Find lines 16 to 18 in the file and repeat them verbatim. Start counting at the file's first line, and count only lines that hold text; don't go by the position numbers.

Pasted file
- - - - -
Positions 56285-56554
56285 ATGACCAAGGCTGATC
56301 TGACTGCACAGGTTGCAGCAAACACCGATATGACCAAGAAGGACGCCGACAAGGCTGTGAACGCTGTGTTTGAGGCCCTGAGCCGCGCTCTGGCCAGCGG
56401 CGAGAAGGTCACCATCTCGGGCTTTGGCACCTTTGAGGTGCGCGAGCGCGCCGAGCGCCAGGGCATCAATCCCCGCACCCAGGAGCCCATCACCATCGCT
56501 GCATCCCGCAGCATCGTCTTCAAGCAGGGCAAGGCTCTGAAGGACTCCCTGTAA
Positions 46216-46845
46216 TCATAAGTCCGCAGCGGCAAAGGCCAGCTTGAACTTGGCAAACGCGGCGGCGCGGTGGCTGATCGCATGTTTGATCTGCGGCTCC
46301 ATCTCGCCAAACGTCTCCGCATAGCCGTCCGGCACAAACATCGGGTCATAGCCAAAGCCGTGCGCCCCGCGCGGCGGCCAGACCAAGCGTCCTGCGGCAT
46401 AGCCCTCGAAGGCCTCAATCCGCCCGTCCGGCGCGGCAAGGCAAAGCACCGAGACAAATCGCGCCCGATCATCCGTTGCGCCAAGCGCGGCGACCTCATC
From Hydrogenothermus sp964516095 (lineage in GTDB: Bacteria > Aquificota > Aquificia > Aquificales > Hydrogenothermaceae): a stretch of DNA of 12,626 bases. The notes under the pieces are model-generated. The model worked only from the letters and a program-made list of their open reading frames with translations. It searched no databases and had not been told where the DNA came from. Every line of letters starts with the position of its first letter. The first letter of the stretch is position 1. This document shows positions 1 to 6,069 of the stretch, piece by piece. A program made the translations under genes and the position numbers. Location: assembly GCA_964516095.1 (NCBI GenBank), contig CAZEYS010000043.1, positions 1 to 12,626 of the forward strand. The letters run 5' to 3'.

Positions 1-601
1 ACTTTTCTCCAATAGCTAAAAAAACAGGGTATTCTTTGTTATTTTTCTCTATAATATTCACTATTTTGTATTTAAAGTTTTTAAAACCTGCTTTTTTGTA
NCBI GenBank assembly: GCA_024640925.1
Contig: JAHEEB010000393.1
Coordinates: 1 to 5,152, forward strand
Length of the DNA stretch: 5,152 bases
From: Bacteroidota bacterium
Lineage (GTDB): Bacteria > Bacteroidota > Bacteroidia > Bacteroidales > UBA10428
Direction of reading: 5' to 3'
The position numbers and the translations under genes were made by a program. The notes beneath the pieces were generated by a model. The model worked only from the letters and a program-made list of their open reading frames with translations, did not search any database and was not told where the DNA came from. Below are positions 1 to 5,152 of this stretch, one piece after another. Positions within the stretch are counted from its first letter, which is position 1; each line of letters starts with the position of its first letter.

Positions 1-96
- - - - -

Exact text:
Length of the DNA stretch: 5,152 bases
From: Bacteroidota bacterium
Lineage (GTDB): Bacteria > Bacteroidota > Bacteroidia > Bacteroidales > UBA10428